Of the dozens of generally crappy jobs I’ve held since my teens, only two have been at union shops. That’s two more union jobs than most people under 35 have had. According to a 2012 poll, just 15 per cent of Canadians strongly agree that gains unions make for their members also improve the lives of non-members. Amid this broader erosion of union legitimacy, it also remains an open question how much inspiration – let alone insurrectionary fervour – members experience inside unions.
Many on the left root the decline of organized labour in the 1980s under Mulroney, Reagan, and Thatcher. It’s a story of the rise of free market ideology and the power of Wall Street. According to this story, moneyed interests with the wrong ideas took hold of the levers of policy, and that’s why today university graduates make 10 bucks an hour bagging arugula and kumquats at Whole Foods.
The story has genuine villains, but we should be cautious not to let leaders stand in for a deeper understanding of the transition from the Keynesian welfare state to neoliberal globalization. In reality, it was the economic crises of the 1970s that ended the relative peace between big labour, big government, and big capital that had defined what’s called the postwar compromise.
As the postwar “golden age” went bust in the early ’70s, the combination of runaway inflation, low economic growth, and public debt smashed the social-democratic consensus through which trade unions and social democrats had wed their fortunes to unlimited industrial expansion. Significantly, in tying labour’s fortunes to capitalist growth, the Keynesian compact embraced the full host of capital’s dictates, including Indigenous dispossession and oppression, environmental pillage, and suppression of liberation movements from Palestine to Guatemala.
It wasn’t Brian Mulroney but Pierre Trudeau who clamped down on organized labour with wage controls in 1975, and south of the border it was the Democrat Jimmy Carter who responded to the conundrum of high inflation and low growth by bringing on a dire recession via the “Volcker shock.” President Carter and his Federal Reserve chairman Paul Volcker jacked up federal interest rates to 20 per cent and the unemployment rate to above 10 per cent, ensuring the cost of capitalist crisis was borne by the working class. This was the same year, 1981, that Allan Blakeney’s NDP government in Saskatchewan instituted back-to-work legislation against a public-sector strike.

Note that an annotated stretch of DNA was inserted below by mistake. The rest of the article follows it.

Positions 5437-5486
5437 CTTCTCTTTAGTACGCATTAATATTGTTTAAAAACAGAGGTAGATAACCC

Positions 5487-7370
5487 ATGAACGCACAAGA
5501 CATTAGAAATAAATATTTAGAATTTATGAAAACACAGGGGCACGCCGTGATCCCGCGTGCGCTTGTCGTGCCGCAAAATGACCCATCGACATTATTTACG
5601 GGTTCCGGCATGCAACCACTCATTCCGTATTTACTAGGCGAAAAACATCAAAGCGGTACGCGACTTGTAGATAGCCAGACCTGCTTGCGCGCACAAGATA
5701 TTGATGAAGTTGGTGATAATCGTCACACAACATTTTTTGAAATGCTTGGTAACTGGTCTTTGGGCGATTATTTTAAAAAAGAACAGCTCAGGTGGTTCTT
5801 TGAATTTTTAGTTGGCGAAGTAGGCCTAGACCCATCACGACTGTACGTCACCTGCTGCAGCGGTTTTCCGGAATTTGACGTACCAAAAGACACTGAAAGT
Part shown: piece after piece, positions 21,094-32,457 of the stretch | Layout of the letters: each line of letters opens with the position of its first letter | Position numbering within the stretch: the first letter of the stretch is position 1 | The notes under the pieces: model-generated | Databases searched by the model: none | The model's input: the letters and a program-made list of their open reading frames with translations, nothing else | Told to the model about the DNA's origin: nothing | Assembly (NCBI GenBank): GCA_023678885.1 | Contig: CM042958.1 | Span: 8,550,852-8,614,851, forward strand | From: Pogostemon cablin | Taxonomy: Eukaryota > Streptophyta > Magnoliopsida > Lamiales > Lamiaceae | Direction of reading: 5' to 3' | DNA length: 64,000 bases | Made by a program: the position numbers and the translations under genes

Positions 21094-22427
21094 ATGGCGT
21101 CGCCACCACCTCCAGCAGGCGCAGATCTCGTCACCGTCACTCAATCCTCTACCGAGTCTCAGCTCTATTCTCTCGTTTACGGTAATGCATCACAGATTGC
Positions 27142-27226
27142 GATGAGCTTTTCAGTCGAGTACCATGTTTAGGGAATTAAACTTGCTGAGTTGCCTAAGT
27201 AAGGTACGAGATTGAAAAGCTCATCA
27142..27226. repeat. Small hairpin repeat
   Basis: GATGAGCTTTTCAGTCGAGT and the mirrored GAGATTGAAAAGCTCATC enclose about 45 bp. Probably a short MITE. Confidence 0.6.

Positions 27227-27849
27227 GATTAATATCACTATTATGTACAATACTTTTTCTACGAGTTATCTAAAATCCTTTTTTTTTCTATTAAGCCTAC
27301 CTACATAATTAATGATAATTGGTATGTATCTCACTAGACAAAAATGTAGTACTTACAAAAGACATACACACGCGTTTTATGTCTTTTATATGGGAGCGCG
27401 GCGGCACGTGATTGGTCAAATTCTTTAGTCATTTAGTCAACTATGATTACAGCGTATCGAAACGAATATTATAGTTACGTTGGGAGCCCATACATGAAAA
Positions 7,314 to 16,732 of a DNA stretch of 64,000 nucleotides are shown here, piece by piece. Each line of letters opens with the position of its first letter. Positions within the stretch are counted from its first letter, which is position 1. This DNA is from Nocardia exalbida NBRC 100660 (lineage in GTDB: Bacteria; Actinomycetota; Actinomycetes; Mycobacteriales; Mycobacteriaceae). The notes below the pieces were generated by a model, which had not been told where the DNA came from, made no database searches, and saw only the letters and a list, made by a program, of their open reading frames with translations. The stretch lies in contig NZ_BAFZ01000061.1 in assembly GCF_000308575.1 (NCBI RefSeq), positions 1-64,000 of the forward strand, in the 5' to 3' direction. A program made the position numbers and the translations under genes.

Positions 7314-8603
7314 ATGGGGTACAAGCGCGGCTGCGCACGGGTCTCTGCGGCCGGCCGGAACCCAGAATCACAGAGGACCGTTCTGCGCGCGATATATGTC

The hard lesson, here, is that the postwar compromise was dependent on supercharged capitalist expansion. Emboldened by low unemployment and hard-won gains, the power of labour in the ’50s and ’60s contributed to capitalist crisis by squeezing profits with improved conditions, wages, and benefits. At the same time, increased international competition and technological innovation led to a dramatic reduction in the manufacturing base and the precipitous decline of private-sector union strength.
Looking back, in Social Democracy After the Cold War, Ingo Schmidt notes the price of institutional legitimacy for unions was “unlearn[ing] how to mobilize and fight for their interests on the streets and picket lines.”
The ruling class, meanwhile, has learned that full employment greatly empowers labour, and so a policy of full employment – once commonplace across the West – is simply off the table. In the logic of the system, a massive population of surplus humanity, what Marx called the reserve army of labour, is essential. So long as social peace can be maintained, high unemployment forces competition among workers, keeps wages low, and even fuels public bitterness toward unions – a win-win scenario for capital and the state, especially when systemic racism and sexism are leveraged to deepen exploitation of workers.
From social democracy’s embrace of capitalism to communism’s male-centric glorification of industrial labour, there is enough failure on the historical left to go around for everyone. Perhaps it’s time to own it and, with patience and reflection, to build fighting organizations that match the reality of 2013, not 1965. This means finding ways to forge our struggles broadly and from below – in communities, schools, homeplaces, and city streets – not only on the job site. It means that some who’ve traditionally had the loudest voices in the labour movement must prepare to be led by newer voices rising on the margins.
Readers like you keep Briarpatch alive and thriving. Subscribe today to support fiercely independent journalism.